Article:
Resources, Infrastructure Systems and built Environments

Department of Civil & Structural Engineering

Dr Danielle Densley Tingley

Senior Lecturer in Architectural Engineering

+44 (0) 114 222 5728

Department of Civil and Structural Engineering
Sir Frederick Mappin Building
Mappin Street,
S1 3JD


Danielle’s research focuses on reducing the whole life carbon of the built environment; particularly through the use of design for deconstruction and material reuse, material substitution and material efficiency. She is interested in the use of life cycle assessment, material flow analysis, applied urban metabolism and industrial ecology as methods to understand and reduce the material impacts of the built environment. As well as developing her own work in these fields, Danielle is currently working with Martin Mayfield to develop the University’s activities in UKCRIC.

Her previous roles have included leading the work on material efficiency in construction in the UK INDEMAND Centre at the University of Cambridge; where she worked with industry to understand the practical challenges and opportunities of reducing material demand in the built environment. She has also worked on the multi-disciplinary BIG Energy Upgrade Project at the University of Sheffield, exploring the environmental impacts of external wall insulation, advising partner Local Authorities on best practice retrofit.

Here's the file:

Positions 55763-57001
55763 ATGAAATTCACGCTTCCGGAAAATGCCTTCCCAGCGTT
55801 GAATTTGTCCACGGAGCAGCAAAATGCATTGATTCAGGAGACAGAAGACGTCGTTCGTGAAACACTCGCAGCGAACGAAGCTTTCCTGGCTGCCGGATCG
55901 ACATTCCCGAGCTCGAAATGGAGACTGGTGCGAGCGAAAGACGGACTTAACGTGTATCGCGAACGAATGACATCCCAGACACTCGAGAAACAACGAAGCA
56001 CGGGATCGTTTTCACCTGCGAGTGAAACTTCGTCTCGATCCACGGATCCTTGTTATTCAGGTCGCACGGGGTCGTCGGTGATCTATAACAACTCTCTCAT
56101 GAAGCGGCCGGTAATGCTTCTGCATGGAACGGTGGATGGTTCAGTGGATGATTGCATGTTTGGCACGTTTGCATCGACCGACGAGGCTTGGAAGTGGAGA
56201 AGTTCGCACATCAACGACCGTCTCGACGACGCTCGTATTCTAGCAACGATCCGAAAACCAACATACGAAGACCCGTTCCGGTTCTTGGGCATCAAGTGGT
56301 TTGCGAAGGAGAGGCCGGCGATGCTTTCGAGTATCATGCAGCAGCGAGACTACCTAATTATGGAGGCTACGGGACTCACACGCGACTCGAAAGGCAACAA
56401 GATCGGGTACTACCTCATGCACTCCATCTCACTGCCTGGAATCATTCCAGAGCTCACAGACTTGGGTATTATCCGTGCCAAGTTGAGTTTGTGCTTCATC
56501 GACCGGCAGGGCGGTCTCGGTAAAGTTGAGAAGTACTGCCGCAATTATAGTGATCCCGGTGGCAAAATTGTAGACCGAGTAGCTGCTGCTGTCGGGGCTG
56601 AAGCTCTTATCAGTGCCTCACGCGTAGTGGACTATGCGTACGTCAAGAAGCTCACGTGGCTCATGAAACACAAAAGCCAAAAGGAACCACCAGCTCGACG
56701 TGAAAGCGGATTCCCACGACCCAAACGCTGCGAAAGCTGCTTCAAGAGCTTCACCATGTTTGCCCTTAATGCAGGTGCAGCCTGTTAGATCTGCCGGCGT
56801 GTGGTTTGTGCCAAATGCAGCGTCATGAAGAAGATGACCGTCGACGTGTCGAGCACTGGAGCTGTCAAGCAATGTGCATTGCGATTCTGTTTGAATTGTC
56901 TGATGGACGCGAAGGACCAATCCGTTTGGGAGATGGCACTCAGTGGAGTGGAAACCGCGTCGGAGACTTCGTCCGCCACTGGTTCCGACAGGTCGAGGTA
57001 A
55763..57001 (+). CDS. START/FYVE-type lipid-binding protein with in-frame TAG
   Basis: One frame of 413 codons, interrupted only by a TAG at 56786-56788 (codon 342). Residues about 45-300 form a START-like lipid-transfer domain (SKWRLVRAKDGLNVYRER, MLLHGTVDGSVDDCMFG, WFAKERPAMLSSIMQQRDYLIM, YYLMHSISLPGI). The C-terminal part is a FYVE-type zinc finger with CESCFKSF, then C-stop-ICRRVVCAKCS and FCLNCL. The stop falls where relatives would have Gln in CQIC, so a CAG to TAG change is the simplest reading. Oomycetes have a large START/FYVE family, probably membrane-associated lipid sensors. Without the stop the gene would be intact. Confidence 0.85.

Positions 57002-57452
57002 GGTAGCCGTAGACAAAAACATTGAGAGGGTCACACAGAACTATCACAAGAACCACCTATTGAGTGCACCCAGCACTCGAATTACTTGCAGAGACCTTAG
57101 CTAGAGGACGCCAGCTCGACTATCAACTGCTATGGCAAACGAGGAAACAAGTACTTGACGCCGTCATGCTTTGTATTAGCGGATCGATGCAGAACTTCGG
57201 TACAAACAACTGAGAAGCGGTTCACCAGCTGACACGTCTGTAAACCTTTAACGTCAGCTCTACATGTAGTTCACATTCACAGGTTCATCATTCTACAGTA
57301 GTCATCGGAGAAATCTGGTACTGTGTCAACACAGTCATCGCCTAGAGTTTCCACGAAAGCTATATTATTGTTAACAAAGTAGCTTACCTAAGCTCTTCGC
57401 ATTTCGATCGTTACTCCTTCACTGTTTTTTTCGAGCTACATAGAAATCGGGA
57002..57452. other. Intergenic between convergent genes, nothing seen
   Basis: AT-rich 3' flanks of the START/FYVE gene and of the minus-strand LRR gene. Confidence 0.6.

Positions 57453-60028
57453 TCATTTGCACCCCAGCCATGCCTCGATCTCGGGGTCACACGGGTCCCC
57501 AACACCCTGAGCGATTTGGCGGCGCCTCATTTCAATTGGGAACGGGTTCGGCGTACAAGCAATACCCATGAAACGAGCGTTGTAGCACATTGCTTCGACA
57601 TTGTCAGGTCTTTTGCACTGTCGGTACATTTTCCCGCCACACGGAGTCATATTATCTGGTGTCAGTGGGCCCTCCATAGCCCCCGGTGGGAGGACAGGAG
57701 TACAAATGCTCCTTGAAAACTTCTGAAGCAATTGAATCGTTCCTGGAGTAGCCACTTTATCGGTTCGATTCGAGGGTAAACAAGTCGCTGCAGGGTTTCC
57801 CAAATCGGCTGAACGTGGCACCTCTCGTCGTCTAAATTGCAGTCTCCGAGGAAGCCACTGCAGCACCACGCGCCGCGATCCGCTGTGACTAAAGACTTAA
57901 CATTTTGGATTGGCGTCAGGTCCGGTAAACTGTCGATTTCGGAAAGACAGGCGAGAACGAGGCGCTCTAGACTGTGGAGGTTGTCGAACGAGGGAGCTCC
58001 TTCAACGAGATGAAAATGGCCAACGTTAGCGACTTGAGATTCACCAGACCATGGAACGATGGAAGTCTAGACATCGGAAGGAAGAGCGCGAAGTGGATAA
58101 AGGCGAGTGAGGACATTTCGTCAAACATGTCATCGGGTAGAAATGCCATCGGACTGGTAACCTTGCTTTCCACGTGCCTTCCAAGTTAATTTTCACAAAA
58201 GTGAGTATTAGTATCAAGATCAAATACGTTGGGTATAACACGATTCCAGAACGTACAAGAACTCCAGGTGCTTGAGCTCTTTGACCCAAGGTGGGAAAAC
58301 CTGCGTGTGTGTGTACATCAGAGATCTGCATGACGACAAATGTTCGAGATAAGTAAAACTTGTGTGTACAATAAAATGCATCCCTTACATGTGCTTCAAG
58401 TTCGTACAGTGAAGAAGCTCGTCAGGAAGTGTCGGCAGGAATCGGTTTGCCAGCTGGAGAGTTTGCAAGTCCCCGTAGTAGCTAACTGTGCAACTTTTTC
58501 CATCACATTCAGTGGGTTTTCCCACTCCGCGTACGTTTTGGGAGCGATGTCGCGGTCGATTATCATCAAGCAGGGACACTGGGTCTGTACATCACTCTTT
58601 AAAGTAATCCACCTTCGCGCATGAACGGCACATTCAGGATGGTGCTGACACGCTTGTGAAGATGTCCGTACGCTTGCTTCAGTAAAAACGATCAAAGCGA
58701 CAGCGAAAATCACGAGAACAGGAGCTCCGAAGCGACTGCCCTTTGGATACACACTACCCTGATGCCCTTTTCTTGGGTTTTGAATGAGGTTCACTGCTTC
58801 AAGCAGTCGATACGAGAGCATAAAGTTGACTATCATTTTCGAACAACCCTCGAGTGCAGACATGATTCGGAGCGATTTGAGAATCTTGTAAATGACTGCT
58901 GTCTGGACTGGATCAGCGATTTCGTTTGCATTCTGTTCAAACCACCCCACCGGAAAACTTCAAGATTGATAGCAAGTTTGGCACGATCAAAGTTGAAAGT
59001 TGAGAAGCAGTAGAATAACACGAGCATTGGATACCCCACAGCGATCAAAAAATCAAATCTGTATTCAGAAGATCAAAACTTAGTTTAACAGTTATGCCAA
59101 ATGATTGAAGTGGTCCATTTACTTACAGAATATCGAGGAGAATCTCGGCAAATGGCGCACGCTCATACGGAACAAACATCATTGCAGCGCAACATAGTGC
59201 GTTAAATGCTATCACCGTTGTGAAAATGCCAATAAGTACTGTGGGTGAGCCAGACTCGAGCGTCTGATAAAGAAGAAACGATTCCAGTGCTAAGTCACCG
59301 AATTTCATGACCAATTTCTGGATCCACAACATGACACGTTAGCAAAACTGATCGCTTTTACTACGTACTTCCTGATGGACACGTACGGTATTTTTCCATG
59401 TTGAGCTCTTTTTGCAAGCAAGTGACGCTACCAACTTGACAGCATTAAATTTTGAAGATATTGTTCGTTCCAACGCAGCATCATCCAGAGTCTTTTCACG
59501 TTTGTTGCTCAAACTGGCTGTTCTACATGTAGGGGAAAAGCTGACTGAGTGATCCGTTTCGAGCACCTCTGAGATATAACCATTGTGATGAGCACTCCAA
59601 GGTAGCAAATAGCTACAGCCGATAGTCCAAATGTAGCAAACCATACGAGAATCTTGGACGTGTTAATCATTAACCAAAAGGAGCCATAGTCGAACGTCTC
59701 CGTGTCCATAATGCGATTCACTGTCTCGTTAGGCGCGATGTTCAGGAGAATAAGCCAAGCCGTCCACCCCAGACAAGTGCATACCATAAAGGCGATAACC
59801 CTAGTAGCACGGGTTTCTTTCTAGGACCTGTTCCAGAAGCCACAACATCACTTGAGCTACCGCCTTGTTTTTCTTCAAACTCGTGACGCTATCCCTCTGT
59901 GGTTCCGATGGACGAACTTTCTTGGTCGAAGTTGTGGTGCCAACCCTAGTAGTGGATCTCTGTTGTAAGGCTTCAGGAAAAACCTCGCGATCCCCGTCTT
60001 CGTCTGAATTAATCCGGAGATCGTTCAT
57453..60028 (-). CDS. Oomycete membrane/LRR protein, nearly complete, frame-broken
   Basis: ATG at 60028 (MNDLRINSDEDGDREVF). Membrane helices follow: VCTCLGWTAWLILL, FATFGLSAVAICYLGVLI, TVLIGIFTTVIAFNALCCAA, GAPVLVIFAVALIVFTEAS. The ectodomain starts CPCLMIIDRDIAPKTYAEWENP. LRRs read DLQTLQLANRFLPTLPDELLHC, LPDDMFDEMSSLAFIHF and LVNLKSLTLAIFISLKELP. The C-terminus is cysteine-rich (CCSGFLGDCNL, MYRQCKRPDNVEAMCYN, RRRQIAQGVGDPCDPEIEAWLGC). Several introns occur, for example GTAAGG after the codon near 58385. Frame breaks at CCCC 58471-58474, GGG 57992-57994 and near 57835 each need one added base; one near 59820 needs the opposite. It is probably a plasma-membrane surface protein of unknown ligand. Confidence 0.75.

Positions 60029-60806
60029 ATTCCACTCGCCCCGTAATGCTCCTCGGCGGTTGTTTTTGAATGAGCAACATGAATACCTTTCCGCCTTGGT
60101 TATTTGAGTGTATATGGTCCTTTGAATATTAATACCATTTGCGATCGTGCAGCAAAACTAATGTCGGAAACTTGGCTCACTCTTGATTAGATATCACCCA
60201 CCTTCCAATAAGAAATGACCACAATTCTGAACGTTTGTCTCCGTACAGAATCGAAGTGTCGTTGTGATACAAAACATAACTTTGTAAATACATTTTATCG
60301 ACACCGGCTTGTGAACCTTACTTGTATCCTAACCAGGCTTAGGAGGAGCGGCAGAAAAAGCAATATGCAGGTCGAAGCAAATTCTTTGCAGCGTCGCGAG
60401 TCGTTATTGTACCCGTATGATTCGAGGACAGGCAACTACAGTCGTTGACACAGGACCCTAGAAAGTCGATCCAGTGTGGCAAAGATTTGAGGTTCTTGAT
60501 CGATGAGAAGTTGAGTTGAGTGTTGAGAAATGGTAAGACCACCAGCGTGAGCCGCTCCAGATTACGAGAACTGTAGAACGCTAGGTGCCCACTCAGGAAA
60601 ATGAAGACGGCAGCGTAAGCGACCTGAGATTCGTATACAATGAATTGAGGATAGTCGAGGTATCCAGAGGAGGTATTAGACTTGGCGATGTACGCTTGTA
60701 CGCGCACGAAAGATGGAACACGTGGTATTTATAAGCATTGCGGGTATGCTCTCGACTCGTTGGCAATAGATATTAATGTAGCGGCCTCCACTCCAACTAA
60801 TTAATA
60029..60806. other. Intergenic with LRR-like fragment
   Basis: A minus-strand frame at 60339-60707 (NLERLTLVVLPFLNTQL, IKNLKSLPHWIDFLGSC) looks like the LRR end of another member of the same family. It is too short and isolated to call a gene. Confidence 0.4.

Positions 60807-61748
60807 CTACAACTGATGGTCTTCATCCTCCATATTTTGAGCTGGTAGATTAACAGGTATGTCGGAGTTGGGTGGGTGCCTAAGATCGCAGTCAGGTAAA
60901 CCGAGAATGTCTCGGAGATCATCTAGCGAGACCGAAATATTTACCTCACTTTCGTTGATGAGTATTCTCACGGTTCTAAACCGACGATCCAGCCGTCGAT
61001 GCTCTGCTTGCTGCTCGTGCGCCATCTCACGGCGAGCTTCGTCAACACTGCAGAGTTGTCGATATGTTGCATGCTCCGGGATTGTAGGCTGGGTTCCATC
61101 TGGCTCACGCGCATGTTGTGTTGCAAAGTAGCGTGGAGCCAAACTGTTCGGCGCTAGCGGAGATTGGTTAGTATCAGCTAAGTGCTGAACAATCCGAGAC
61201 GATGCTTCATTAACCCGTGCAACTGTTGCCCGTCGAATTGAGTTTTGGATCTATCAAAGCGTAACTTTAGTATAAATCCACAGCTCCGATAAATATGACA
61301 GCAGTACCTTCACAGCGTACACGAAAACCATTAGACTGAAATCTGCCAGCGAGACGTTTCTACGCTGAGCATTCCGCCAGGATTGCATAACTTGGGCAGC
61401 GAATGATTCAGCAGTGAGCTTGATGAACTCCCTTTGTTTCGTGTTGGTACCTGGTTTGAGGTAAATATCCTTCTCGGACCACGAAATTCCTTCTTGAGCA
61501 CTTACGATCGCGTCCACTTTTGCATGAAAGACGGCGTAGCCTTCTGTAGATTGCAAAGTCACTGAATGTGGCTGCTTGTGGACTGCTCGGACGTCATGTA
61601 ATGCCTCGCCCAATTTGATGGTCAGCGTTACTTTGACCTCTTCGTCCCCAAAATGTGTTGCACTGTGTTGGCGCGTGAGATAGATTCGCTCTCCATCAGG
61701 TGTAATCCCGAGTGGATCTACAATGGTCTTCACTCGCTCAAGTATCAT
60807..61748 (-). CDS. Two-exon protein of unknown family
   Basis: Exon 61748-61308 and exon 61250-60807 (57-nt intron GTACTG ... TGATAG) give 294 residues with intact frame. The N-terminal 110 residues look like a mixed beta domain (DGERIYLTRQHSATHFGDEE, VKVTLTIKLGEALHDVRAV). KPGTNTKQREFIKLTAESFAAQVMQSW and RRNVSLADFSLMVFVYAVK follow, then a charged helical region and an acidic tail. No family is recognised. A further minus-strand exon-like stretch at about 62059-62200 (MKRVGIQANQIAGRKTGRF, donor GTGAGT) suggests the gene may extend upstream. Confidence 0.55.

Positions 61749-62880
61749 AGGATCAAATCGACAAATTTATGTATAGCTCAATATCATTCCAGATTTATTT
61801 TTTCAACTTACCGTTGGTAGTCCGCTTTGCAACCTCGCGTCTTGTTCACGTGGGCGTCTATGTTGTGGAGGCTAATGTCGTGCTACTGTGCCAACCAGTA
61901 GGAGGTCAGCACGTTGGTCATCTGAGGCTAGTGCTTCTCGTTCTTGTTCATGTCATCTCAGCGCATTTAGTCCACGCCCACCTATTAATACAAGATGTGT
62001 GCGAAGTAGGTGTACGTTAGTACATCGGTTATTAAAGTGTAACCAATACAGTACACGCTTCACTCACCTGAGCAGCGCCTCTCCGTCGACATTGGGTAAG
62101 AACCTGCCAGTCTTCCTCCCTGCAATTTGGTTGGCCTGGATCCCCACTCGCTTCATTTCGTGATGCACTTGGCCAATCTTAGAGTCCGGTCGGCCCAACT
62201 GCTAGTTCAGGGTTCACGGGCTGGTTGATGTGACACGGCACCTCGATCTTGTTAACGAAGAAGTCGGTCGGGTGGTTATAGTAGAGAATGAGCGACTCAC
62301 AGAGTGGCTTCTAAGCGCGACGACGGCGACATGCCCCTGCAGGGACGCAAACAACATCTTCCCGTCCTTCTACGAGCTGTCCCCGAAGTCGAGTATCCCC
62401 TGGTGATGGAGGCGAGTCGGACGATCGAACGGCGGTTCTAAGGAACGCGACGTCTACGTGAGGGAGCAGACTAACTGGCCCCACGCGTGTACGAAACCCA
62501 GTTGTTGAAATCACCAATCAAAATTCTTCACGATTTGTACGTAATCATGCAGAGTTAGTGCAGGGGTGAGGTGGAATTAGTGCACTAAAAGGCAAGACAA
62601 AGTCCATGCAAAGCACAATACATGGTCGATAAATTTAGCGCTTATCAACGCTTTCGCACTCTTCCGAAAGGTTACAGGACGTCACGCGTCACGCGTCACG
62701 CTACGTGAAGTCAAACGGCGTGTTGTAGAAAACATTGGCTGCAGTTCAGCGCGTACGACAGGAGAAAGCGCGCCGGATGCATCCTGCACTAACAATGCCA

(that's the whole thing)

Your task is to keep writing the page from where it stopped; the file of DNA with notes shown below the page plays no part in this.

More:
Danielle’s PhD was in design for deconstruction and material reuse – specifically exploring the embodied carbon benefits of this strategy. During the course of her PhD she developed a web-tool, Sakura, to allow designers to quantify the embodied energy and carbon benefits of designing their own projects for deconstruction. Danielle’s undergraduate degree was in Structural Engineering and Architecture.


MEng, PhD

Research project(s)

White Rose Project

Understanding public perceptions and experiences of low carbon building materials. This project is a pilot study to explore public perception of low carbon building materials. It will investigate public understanding and perception of any direct benefits, co-benefits or drawbacks from using these materials, through a series of deliberative workshops. It...

Design for Deconstruction

This research assessed the sustainability benefits of design for deconstruction. Environmental assessment methods were identified as a way to incentivise design for deconstruction but presently they fail to do so. Quantifying the environmental benefits of design for deconstruction is necessary to encourage designers to consider the incorporation of design for...

Population, Growth, and Energy Demand: a Look at Scaling Effects and Agglomeration in the Northern Powerhouse

The recent drive to boost economic growth in the North of England rests upon the premise that through agglomeration effects achieved via better transport infrastructure and connectedness, the 15 million people of the “Northern Powerhouse” could begin to rival London’s economic performance. This, however, raises an immediate challenge: how much...

What is Sheffield made of?

To move towards improved resource efficiency in the built environment it is crucial to have an understanding of existing building stocks and material flows so that options to optimise these can be explored and implemented. However, this information is not currently available at the data resolution required so that all...


(2011). Design for deconstruction and material reuse. Proceedings of the Institution of Civil Engineers, 164 (4), pp. 195-204.